Oshie made a quick deke to his forehand before ringing a shot off the crossbar, but then finished his own rebound to even the score early in the second period.

Oshie gave the Capitals a 2-1 lead with a highlight-reel goal. The American forward danced around Bruins defenseman Connor Clifton before converting a nifty deke 3:30 after his first of the game.

While other players in Washington’s lineup receive credit for the Capitals’ strong play in recent years, Oshie should not be forgotten about as he has proven to be a key piece to the puzzle in Washington.

Pastrnak remains red-hot

The Czech winger has solidified himself as one the best pure goal scorers in the NHL today and recorded his 26th goal of the season on Wednesday. No. 88 is on pace for 67 goals this season and has helped the Boston Bruins secure a 10-point lead in the Atlantic Division.

Pastrnak tallied a short-side snipe to give the Bruins a 1-0 lead against the Capitals Wednesday. Defenseman Charlie McAvoy was able to complete a cross-ice pass because centerman Patrice Bergeron skated hard to the net in order to create an open passing lane.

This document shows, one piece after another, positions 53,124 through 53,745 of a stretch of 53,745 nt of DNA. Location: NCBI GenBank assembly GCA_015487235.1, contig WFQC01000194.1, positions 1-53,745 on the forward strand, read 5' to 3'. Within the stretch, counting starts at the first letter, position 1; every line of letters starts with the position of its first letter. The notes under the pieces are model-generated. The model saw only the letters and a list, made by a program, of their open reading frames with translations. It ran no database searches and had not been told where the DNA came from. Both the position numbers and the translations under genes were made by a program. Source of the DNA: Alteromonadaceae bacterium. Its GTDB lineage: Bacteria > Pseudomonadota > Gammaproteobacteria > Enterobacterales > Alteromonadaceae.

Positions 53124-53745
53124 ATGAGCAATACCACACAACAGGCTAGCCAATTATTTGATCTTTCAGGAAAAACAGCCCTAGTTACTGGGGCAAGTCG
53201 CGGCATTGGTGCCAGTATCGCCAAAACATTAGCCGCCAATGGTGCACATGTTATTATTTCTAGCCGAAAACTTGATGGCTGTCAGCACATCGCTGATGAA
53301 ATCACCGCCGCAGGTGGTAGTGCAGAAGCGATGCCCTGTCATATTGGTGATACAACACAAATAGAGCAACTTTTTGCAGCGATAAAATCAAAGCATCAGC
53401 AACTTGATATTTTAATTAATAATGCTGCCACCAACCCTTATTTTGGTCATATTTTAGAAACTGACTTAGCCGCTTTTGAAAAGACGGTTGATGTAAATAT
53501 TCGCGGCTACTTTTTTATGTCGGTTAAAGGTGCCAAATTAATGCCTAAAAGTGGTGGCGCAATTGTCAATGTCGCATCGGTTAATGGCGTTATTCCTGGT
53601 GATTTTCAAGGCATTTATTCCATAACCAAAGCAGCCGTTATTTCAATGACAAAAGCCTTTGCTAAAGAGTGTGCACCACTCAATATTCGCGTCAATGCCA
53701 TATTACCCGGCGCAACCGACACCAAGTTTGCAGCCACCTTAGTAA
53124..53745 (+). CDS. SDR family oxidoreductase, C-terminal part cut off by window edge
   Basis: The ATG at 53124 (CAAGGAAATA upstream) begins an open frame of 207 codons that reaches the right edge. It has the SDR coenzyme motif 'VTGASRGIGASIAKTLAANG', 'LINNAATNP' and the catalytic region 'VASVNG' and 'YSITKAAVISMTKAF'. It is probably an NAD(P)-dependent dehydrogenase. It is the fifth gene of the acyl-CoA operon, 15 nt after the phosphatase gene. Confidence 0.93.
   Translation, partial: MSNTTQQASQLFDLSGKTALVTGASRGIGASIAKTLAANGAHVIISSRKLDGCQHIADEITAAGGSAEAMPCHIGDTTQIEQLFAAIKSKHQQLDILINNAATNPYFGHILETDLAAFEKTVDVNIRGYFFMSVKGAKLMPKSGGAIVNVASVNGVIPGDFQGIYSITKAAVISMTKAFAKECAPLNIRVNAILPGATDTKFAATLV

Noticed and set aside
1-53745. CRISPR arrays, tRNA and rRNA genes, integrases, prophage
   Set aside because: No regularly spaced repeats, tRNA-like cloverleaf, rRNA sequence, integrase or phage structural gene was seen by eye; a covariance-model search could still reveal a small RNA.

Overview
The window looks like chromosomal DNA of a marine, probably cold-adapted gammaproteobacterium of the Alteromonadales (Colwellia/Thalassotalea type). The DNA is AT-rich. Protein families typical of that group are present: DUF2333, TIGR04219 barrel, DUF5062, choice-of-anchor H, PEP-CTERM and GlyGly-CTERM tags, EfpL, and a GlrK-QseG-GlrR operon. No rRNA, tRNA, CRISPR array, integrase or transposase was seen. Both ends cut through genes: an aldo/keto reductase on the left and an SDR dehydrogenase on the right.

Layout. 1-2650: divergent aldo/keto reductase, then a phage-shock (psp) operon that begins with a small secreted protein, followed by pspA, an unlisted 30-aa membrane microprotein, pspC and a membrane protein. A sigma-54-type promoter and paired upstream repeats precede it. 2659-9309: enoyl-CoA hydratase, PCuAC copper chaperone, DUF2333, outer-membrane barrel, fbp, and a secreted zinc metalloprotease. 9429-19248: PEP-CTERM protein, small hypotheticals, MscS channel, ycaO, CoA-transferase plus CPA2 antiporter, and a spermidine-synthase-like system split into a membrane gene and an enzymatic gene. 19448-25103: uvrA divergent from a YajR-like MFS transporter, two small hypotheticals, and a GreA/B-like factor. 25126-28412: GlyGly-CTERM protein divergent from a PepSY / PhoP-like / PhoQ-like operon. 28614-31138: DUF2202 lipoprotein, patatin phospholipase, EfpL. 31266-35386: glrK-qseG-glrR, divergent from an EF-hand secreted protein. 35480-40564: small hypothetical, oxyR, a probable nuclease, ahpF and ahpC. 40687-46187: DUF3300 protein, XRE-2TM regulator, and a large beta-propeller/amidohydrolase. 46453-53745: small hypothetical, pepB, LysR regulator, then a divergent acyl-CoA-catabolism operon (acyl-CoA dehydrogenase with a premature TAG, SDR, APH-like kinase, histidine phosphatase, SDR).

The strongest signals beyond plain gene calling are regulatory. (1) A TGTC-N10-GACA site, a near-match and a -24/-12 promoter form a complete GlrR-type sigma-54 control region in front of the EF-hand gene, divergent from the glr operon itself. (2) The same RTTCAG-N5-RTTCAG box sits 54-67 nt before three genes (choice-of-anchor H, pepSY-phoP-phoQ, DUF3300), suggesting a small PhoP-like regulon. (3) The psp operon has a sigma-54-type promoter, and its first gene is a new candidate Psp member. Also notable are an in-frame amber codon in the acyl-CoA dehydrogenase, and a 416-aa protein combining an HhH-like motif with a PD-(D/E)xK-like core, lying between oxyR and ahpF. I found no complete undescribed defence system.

If Pastrnak is able to continue this torrid pace, he could be in line to collect a lot of hardware at the NHL Awards show and help the Bruins collect a trophy they fell just short of last season.

Ovechkin’s office

The sign of dominance in any competitive sport is if you can continue to repeat an action while your opponent is aware of what is coming.

For Alex Ovechkin, his presence from the left circle throughout the course of his career has been spectacular. The captain of the Washington Capitals has recorded 299 of his 679 goals (44%) from the left circle or above. And since the 2012-13 season, 54% of his goals have come from that spot on the ice.

NHL teams will continue to game plan and know exactly where No. 8 will be on the ice, especially when Washington is on a power play, but his excellence from that area should be viewed in the same breath as Wayne Gretzky’s operation from behind the net.

Scott Charles is a writer for Pro Hockey Talk on NBC Sports. Drop him a line at phtblog@nbcsports.com or follow him on Twitter @ScottMCharles.